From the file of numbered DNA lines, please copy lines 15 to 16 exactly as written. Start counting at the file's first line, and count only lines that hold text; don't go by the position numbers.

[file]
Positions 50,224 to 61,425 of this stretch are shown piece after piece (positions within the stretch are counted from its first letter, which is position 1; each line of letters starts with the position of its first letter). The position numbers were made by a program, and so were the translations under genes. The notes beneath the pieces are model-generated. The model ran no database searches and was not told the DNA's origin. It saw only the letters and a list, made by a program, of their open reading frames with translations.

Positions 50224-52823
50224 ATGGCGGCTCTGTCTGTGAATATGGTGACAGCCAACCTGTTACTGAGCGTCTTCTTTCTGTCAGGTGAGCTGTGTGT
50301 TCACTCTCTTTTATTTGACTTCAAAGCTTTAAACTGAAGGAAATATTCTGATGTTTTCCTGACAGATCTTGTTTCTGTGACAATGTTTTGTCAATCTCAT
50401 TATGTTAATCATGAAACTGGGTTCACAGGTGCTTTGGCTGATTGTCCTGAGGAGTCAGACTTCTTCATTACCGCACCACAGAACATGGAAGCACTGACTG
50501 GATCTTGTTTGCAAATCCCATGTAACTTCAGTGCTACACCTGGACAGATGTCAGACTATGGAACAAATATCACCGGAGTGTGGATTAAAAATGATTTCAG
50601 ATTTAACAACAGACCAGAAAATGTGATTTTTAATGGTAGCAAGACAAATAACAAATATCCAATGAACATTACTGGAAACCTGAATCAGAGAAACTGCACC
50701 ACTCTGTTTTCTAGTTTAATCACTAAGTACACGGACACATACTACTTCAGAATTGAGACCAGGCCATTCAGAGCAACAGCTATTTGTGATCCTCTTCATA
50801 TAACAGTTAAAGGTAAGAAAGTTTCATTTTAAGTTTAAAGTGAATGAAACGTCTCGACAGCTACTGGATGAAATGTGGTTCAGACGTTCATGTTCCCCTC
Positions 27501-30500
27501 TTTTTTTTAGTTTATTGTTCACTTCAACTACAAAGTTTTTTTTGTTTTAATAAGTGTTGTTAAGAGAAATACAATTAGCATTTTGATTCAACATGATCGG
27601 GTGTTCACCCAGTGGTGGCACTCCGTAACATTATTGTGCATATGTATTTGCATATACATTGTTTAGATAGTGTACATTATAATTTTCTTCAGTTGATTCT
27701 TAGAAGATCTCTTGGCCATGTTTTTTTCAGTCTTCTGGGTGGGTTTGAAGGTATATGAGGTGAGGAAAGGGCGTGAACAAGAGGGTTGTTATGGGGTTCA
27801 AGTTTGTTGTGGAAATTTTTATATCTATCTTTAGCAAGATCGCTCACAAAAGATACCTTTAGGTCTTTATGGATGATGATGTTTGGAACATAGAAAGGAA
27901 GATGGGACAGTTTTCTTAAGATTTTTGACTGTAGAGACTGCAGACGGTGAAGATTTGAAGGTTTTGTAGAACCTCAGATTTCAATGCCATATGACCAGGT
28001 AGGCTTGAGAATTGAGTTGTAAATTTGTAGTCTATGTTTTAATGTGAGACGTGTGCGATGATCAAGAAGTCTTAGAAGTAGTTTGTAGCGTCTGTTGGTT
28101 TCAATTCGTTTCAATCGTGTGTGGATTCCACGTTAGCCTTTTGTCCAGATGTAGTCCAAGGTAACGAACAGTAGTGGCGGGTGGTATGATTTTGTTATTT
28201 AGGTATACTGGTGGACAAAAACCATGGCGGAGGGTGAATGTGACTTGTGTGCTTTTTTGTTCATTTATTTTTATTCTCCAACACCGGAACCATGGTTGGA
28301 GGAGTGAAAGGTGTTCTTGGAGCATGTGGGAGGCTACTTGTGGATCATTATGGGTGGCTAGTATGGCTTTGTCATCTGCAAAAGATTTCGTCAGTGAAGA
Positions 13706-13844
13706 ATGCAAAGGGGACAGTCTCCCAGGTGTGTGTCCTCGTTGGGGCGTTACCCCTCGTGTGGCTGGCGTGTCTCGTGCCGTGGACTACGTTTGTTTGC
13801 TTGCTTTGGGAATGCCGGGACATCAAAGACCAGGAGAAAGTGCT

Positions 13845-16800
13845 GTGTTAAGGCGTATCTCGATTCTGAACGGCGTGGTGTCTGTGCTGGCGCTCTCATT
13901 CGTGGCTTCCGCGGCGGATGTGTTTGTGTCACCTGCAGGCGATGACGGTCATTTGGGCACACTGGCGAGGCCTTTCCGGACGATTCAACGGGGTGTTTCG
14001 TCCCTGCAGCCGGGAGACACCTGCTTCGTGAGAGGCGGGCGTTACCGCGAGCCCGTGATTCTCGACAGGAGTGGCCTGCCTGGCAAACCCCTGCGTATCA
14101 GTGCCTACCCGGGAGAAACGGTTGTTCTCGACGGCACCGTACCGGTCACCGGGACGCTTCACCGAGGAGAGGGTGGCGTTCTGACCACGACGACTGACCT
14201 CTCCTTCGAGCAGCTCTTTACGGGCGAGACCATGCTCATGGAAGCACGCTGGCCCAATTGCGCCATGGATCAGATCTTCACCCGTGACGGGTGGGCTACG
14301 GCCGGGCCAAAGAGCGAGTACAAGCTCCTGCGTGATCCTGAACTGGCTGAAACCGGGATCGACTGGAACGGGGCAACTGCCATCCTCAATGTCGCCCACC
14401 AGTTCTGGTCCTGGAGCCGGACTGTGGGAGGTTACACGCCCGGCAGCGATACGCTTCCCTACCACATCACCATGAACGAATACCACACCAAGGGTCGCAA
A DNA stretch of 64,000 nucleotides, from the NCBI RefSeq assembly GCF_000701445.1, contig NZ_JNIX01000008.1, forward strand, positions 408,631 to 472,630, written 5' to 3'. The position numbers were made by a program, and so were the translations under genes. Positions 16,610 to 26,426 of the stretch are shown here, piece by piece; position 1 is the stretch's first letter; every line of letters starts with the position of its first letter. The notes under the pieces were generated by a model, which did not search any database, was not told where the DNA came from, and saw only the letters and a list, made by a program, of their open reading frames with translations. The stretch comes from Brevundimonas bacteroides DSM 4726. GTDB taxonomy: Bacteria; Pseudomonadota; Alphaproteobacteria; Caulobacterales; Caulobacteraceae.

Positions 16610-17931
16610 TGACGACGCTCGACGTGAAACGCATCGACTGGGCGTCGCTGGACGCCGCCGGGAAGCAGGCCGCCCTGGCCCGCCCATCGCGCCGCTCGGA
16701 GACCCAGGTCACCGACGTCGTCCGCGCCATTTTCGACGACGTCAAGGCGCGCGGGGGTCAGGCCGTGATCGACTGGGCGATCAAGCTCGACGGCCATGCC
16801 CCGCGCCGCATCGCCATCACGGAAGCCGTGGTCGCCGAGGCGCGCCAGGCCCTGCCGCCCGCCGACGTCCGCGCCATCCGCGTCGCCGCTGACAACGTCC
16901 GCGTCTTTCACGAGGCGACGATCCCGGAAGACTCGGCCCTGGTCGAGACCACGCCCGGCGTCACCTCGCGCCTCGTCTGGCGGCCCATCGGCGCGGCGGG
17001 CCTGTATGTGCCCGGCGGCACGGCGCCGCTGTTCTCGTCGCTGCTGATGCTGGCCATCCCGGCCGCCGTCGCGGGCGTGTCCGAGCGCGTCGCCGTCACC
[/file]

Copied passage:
27901 GATGGGACAGTTTTCTTAAGATTTTTGACTGTAGAGACTGCAGACGGTGAAGATTTGAAGGTTTTGTAGAACCTCAGATTTCAATGCCATATGACCAGGT
28001 AGGCTTGAGAATTGAGTTGTAAATTTGTAGTCTATGTTTTAATGTGAGACGTGTGCGATGATCAAGAAGTCTTAGAAGTAGTTTGTAGCGTCTGTTGGTT